If that’s the case and you catch it early—when it’s just the screws that are rusting but the rust virus hasn’t yet transferred down onto the roof, you can just change out the screws with the proper long-life fasteners. We recommend doing a roof inspection at least once a year. If you see any loose or rusty screws, replace as needed.
For more information on MBCI’s broad selection of metal roof and wall panels, contact your local MBCI representative.
When it comes to specifying standing seam roofs, one type doesn’t fit all. While a standing seam metal roof system can be one of the most durable and weather-tight roof systems available in the industry, its benefits can be negated if you fail to understand the details in application parameters of the specific system. Do your research, though, and for your next design that requires an aesthetically pleasing and structurally sound metal roofing system, you can choose with confidence the standing seam metal roof system that suits your project to a tee.
How to identify a good standing seam roof system
A good standing seam roof system is one that can satisfy both the project’s specific design criteria and adhere to building code standards. Standing seam profiles can include those that are utilitarian or architectural in nature, are of numerous widths and profiles and have varying seam joinery (e.g., snap or field seamed).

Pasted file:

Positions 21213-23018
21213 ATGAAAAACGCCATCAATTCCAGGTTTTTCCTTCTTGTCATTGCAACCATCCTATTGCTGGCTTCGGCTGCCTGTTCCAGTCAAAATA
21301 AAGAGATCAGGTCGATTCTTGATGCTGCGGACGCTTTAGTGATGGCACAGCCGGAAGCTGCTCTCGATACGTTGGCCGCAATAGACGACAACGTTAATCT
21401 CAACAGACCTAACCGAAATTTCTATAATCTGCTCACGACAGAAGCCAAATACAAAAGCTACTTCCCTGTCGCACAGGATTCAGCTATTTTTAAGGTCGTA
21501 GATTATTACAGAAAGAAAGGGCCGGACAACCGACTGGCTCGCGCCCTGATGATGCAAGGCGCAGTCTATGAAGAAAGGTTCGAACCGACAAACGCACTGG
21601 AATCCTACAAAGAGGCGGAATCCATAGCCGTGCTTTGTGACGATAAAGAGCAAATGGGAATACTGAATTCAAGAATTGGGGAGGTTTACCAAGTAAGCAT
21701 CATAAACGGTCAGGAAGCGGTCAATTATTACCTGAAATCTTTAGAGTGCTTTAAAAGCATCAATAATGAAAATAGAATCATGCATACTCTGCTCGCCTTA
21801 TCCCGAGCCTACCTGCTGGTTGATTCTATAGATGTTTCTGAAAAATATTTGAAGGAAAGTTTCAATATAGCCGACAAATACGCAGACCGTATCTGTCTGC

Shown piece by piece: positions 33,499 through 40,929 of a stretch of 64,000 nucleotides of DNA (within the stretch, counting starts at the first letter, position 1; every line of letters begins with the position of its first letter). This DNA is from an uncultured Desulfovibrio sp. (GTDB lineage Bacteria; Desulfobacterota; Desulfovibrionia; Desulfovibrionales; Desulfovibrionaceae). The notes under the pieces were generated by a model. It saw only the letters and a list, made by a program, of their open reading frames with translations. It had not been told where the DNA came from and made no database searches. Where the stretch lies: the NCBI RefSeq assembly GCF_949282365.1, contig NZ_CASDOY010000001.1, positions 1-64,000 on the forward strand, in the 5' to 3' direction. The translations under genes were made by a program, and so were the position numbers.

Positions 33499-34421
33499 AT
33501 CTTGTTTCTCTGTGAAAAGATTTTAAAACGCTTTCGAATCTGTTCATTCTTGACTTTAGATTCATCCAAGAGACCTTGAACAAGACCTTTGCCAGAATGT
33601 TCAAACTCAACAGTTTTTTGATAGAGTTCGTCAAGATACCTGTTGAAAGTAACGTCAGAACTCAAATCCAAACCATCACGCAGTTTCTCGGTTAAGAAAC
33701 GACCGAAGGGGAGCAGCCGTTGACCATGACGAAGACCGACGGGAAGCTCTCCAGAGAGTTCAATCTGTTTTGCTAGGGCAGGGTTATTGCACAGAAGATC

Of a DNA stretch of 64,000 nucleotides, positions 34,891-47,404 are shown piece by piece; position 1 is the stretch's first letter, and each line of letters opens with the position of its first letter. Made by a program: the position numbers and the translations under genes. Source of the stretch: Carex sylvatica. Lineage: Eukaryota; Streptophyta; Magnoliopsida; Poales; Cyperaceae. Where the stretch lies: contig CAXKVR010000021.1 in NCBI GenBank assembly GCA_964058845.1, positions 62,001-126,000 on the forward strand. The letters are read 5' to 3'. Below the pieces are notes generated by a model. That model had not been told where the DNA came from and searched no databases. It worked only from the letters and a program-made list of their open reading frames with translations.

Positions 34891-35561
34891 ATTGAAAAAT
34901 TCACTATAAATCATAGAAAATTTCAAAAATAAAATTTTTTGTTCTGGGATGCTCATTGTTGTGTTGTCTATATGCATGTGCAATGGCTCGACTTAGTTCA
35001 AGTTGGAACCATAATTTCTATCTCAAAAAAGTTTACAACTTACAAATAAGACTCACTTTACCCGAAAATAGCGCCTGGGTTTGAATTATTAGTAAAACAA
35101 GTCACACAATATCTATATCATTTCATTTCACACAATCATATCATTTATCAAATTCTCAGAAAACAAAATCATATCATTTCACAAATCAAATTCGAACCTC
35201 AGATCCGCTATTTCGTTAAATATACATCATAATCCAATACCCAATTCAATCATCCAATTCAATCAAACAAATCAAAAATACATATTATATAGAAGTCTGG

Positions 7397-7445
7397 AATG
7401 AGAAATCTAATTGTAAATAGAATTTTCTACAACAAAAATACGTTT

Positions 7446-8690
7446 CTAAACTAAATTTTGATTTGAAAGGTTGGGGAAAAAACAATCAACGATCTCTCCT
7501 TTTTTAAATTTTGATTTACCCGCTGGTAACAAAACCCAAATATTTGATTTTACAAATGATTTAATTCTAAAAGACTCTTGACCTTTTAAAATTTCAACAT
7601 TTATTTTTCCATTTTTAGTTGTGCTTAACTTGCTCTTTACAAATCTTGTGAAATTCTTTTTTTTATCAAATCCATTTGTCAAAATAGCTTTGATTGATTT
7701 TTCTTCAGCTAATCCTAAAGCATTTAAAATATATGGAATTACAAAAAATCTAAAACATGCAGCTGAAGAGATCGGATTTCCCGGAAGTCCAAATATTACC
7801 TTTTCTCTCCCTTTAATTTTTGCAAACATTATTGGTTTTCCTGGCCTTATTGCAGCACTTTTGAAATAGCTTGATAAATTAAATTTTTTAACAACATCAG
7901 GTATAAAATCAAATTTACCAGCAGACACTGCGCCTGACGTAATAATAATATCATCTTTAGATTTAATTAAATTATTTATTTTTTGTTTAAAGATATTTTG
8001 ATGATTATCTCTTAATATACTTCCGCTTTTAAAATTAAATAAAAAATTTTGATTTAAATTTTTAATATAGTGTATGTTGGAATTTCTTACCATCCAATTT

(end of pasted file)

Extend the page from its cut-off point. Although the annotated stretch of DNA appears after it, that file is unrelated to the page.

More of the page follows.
Why specify a standing seam metal roof system
When properly installed, standing seam metal roof systems are an extremely effective and long-lasting material choice. Key advantages include:
- Weather-tight roofing system
- Can be engineered to withstand high winds (150 mph and higher)
- Class A Fire-resistance rating from UL
- Class 4 Impact-resistance rating from UL
- Long service life—up to 60 years
- Special clips designed to accommodate thermal roof expansion and contraction and various thicknesses of fiberglass insulation
Matching the roof system to the project